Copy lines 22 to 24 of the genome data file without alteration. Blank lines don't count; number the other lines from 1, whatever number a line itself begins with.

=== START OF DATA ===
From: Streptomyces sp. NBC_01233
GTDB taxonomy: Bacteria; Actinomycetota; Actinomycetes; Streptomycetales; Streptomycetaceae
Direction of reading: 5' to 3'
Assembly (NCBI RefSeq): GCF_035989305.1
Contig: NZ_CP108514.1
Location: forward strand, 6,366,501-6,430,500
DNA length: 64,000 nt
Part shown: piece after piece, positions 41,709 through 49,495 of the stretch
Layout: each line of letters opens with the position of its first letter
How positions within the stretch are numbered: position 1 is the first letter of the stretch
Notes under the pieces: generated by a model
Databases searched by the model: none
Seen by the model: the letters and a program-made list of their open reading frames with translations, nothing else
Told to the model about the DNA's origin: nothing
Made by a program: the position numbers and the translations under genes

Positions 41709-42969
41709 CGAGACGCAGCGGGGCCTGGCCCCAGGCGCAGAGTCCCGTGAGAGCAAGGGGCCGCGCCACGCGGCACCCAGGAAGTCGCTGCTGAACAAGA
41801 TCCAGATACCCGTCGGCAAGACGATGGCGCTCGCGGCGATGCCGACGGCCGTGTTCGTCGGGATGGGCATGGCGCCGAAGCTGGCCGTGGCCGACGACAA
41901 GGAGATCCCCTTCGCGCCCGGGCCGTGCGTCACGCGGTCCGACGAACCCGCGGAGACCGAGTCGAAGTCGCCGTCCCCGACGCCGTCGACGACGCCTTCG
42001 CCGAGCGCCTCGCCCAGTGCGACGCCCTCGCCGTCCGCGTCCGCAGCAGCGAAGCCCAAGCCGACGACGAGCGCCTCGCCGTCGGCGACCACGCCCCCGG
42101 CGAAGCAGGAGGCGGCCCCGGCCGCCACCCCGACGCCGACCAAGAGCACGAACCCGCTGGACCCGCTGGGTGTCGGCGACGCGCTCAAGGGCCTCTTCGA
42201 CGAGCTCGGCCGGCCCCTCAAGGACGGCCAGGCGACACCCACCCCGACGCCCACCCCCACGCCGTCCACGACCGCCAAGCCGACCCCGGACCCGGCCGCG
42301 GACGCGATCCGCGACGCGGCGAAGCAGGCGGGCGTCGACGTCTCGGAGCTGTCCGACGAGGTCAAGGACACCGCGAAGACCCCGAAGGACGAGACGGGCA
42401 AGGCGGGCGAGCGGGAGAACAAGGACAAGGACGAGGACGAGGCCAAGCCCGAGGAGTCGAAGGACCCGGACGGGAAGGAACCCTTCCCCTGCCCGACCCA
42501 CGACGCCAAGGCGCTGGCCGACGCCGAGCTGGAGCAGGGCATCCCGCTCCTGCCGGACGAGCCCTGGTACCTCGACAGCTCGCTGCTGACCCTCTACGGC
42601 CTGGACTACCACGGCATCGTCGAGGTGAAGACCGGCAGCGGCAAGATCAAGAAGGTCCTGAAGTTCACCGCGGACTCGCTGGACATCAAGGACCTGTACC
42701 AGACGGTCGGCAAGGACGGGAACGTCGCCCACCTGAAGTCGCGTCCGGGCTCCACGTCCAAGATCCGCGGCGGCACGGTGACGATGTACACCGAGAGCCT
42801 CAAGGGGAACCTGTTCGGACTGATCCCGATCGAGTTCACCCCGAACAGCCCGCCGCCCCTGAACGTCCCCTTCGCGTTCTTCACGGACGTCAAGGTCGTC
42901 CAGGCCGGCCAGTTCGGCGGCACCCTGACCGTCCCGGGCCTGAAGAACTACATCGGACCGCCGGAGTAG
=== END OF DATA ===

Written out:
42201 CGAGCTCGGCCGGCCCCTCAAGGACGGCCAGGCGACACCCACCCCGACGCCCACCCCCACGCCGTCCACGACCGCCAAGCCGACCCCGGACCCGGCCGCG
42301 GACGCGATCCGCGACGCGGCGAAGCAGGCGGGCGTCGACGTCTCGGAGCTGTCCGACGAGGTCAAGGACACCGCGAAGACCCCGAAGGACGAGACGGGCA
42401 AGGCGGGCGAGCGGGAGAACAAGGACAAGGACGAGGACGAGGCCAAGCCCGAGGAGTCGAAGGACCCGGACGGGAAGGAACCCTTCCCCTGCCCGACCCA